AIHce Turns 70 with 'Discoveries Beyond Borders'
It has been 10 years since the American Industrial Hygiene Association and the American Conference of Governmental Industrial Hygienists last held their annual conference and exposition in Toronto, but in honor of the 70th anniversary of the event, the show returns to this "City of Creativity" at the end of the month. Appropriately, the theme for AIHce 2009, happening May 30 through June 4 at the Toronto Convention Centre, is "Discoveries Beyond Borders."
According to AIHA Executive Director Peter O'Neil, CAE, the "borders" the show will cross have less to do with the U.S/Canada border and more to do with education, enlightenment, and progress for the struggling industrial hygiene industry. The event will easily be the largest IH gathering of the year with its 151 technical sessions (21 more than last year) in 40 tracks, 80 Professional Development Courses, and an impressive lineup of keynote speakers.
Peter H. Diamandis, M.D., founder, chairman, and CEO of the Playa Vista, Calif.-based X PRIZE Foundation, will start things off with a blast with his delivery of "Challenges, Progress, Innovation: Predicting the Future by Creating It" at the Opening Session on Monday, June 1, from 8 a.m. to 9:30 a.m. Best known for offering the $10 million Ansari X PRIZE for private-sector manned spaceflight, which Microsoft co-founder Paul Allen and aviation designer Burt Rutan won in 2004, Diamandis' foundation is currently using the same competitive prize model to spur innovation in energy, genomics, nanotechnology, medicine, and other areas. The idea is that challenge, properly framed, can unleash innovation and overcome the obstacles of conventional thinking, bureaucratic red tape, and similar roadblocks to progress. According to the X PRIZE Web site, Diamandis' motto is, "The best way to predict the future is to create it yourself," words he has also put to action as chairman and CEO of the Vienna, Va.-based Zero Gravity Corp., a commercial space company developing private, FAA-certified parabolic flight using a Boeing 727-200 aircraft, and as chairman and co-founder of the Rocket Racing league, headquartered in New York.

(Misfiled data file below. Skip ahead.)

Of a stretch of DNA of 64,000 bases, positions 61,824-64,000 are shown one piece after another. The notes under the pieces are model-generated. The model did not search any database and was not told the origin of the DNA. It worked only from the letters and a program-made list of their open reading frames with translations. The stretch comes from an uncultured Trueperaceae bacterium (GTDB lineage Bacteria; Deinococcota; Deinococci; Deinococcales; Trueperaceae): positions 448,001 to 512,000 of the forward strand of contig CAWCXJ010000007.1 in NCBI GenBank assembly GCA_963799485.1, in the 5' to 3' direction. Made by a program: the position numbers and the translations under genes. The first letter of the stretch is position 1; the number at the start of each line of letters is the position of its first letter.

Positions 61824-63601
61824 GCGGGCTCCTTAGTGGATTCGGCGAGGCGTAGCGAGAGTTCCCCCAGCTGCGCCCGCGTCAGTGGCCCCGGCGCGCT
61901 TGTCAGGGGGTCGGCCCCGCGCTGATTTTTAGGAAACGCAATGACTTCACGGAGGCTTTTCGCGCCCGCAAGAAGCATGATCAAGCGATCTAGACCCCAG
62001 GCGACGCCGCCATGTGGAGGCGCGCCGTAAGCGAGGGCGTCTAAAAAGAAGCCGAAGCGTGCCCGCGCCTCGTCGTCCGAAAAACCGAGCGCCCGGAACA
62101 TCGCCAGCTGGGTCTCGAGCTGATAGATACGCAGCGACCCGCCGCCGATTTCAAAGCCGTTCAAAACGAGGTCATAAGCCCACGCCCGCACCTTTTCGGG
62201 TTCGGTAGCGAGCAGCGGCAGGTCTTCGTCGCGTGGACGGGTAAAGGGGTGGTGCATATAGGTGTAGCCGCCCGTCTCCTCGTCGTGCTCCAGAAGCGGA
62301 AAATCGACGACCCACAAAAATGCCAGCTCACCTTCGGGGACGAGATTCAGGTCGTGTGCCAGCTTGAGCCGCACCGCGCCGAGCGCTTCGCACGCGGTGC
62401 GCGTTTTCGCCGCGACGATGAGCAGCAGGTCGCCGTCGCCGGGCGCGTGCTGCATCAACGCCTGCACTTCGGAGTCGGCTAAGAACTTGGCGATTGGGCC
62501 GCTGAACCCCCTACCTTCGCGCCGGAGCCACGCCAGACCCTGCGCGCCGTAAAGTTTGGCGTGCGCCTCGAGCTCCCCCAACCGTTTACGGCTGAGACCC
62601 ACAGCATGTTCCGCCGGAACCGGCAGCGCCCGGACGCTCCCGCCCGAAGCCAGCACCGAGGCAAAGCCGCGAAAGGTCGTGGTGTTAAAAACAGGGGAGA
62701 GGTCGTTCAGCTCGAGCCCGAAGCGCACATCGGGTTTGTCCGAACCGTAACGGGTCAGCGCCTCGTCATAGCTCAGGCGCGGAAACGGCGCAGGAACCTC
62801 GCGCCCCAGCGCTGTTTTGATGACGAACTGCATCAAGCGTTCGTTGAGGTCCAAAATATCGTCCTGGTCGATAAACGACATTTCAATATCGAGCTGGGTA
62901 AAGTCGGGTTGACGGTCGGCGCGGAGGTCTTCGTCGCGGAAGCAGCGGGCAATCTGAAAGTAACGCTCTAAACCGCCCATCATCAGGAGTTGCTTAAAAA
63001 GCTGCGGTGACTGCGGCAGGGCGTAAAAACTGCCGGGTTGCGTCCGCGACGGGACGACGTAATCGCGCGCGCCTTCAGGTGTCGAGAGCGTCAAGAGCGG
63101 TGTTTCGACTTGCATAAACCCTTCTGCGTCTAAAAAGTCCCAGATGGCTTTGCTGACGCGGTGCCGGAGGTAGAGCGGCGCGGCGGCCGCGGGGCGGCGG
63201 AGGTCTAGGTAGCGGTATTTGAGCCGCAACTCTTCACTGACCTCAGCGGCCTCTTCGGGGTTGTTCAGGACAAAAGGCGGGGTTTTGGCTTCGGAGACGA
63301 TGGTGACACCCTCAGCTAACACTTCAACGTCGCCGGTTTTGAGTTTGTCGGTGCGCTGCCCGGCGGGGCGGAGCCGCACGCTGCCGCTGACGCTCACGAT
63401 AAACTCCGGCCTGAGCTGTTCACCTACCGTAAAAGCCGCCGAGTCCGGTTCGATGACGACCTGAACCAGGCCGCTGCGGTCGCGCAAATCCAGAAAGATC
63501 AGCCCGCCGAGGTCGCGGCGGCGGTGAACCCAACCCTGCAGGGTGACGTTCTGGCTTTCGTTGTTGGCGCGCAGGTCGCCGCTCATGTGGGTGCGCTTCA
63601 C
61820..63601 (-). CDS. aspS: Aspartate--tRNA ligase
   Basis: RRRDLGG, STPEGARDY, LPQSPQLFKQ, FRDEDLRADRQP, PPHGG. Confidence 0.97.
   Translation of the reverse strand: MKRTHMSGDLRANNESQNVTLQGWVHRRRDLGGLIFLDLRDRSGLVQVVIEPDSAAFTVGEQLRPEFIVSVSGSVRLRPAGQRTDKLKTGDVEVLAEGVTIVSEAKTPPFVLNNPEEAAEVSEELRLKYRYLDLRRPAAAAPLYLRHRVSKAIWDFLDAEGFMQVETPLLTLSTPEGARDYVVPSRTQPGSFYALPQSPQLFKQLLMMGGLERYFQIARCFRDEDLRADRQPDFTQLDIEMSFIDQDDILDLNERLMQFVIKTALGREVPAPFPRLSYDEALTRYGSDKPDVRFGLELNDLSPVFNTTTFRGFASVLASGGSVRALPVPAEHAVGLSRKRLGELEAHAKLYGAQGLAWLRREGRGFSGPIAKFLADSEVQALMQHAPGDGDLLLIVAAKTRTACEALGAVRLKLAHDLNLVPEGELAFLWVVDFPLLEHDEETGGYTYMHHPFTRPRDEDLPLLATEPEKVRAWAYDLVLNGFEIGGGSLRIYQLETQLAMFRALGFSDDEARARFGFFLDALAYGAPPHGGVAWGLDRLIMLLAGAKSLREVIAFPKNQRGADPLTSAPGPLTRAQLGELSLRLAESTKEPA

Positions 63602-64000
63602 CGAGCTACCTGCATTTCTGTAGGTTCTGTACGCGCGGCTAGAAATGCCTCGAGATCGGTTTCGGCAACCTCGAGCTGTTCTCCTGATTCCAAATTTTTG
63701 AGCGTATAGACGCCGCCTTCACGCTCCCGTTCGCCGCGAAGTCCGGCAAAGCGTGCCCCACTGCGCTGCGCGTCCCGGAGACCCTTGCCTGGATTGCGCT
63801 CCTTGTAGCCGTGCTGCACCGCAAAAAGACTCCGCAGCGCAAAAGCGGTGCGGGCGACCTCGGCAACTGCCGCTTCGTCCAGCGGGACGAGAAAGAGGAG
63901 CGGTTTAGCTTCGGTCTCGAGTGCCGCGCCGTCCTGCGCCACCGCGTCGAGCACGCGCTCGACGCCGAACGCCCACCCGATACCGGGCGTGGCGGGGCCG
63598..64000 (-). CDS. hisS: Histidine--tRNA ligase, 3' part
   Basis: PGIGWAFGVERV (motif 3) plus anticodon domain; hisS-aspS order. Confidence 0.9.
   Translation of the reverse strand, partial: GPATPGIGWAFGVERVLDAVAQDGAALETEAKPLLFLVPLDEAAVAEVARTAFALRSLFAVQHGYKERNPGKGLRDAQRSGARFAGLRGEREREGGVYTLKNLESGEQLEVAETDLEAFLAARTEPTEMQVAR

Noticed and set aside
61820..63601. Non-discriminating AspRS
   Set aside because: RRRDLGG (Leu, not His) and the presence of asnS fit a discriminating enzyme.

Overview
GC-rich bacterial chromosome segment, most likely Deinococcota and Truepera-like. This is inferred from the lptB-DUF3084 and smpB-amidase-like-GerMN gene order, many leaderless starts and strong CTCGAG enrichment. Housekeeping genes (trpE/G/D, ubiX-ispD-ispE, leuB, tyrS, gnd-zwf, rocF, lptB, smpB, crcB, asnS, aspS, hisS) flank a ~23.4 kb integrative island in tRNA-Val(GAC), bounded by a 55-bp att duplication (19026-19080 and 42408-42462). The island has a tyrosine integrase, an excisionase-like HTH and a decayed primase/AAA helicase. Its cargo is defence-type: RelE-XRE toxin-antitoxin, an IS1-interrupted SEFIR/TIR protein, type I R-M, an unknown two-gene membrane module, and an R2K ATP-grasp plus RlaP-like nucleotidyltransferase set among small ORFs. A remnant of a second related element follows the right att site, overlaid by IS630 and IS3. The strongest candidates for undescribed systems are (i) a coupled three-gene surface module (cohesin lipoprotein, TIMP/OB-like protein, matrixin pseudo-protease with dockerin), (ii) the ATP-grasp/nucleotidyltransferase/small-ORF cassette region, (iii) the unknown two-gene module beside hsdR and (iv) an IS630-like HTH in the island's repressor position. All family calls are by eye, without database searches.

Inspired by Diamandis' philosophy of not waiting for government to solve the world's problems, conference planners created a new "Breakthrough Thinking" educational track for AIHce '09, and they will be offering the inaugural edition of an associated Breakthrough Thinking Prize to the individual or team who has the best idea for solving a current challenge facing OEHS professionals, given the guiding principles and design criteria set by AIHA. According to O'Neil, it is AIHce's version of the X PRIZE.
"Clearly, I don't have $10 million for a prize, but there are a lot of thorny issues that industrial hygiene professionals and related EHS professionals are faced with," O'Neil said. "For example, there is always this question out there about the U.S. regulatory environment. PELs haven't been updated since the '70s, the Europeans are now moving into the direction of REACH, the world's talking about hazard banding and control banding. What does this mean to the U.S. regulatory environment, and is it time to update PELs? Do you shelve PELs and go after something else? We started thinking about this, and then we went back to the Peter Diamandis breakthrough notion, and we thought why not have our own breakthrough sessions and really try to incentivize our membership and our attendees to form teams and come to some of these sessions with a thought of helping solve the problem. . . . We are trying to create an environment in which there can be some solution-oriented discussions and not just the 'Oh, the process is broken, why won't anybody fix it?' Well, 'anybody' is me and you and the practicing industrial hygienist in this profession, which is exactly Diamandis' point. . . . He would say to us, 'I'll give you $10 million if you can do it.'"
In lieu of such a sum, the prize for the winning individual or team at AIHce is an expenses-paid trip to present the idea to the AIHA board of directors at its July 2009 strategic planning meeting in Denver. "The hope is that they've got such a winning idea that the board would approve it--whatever it is--and we figure out a way to make it happen," O'Neil said.